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STEVE CHIOTAKIS: It's well-documented, the financial troubles states are having. A big part of those troubles has to do with what states are paying public workers in pension benefits. Now the ratings agency Fitch is changing its formula in determining whether states are able to pay out those pensions as a part of their cash-strapped coffers. Which could then cause a downgrade in some state or local ratings.
Dick Larkin is director of credit analysis at Herbert J. Sims & Co. He's with us from New Jersey. Good morning.
DICK LARKIN: Good morning Steve.
CHIOTAKIS: How are we looking right now as far as the pension picture in this country?
LARKIN: Well, the pension funds are obviously at some of their lowest levels they've ever been. The good thing is they're about the same as they were back in 1994, but it's obviously a challenge that has to be addressed by cities and states. But it's not one that's going to cause immediate insolvency. It's not going to run out of money in the next year or two -- that's for sure.
CHIOTAKIS: So what does this actually mean then in terms of how Fitch is going to look at these pension plans?
LARKIN: What it means is Fitch has found a reason to downgrade some state and local governments because of unfunded pension liabilities. They've always had reasons before. They've always looked at pension funding as a major facet in thier bond rating assessments. But by changing one of their investment assumptions, it'll single out some state and local governments for a downgrade because the pension fund liabilities will look worse than the others.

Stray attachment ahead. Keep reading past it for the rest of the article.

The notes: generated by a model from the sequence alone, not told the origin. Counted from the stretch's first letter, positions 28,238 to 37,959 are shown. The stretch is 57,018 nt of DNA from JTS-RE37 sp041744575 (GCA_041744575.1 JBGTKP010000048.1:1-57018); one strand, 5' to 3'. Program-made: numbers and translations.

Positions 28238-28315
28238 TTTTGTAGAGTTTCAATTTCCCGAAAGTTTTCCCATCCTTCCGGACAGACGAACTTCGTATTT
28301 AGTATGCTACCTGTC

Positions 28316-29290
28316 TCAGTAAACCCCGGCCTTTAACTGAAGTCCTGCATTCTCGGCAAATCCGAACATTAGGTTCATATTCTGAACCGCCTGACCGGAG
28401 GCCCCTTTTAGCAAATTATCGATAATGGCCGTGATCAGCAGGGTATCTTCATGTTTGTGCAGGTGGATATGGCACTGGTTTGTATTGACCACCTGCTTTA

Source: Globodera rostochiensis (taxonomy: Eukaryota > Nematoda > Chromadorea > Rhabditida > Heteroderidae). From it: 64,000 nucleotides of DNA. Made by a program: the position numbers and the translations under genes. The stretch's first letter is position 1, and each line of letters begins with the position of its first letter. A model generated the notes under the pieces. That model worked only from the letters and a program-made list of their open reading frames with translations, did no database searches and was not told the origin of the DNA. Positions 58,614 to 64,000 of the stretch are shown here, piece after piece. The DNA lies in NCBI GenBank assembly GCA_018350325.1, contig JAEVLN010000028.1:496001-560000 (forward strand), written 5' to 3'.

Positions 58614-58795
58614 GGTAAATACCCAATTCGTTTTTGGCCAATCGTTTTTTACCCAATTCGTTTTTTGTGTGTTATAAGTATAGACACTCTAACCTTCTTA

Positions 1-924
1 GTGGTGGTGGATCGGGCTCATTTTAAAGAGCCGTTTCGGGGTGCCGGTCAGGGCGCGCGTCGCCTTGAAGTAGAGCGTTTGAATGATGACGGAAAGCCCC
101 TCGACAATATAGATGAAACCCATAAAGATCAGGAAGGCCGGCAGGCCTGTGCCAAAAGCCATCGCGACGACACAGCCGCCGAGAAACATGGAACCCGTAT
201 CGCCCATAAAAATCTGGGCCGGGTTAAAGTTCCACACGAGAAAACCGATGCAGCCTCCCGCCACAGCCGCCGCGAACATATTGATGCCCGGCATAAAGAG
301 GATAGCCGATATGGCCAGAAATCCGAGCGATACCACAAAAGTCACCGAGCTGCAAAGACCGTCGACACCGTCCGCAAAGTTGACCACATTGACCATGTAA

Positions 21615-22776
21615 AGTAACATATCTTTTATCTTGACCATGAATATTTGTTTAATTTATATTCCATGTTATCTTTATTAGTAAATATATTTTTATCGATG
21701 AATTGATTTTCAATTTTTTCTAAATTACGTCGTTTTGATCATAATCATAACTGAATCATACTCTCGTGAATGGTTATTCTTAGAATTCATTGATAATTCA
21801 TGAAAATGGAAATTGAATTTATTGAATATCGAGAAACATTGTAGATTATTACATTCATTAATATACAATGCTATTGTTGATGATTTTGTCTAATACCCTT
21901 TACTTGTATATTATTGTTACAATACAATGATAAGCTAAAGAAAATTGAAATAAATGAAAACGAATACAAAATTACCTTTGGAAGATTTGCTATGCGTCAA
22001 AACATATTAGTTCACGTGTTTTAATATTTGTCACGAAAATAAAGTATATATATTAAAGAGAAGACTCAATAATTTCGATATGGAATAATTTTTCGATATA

CHIOTAKIS: What does this mean then for cities and states going forward. I mean these are the folks putting these funds out right?
LARKIN: My own feeling on pensions is that right now we're looking at pension funding at an all time low. Stock market which is a big source of their investment income, as started to come back. We'll start to see those numbers improve. I understand some pension funds have already shown improvement for 2010. So as that get's better this problem will probably start to fade away, but right now, Fitch I think is trying to play catch up and say we're going to use this as a reason to downgrade ratings. I don't think it's going to be a lot of ratings, but I think it could be a handful of very visible, very large state and local governments that could see their bond ratings downgraded.
CHIOTAKIS: All right, Dick Larkin, director of credit analysis at Herbert J. Sims. Dick thanks.
LARKIN: Thanks Steve.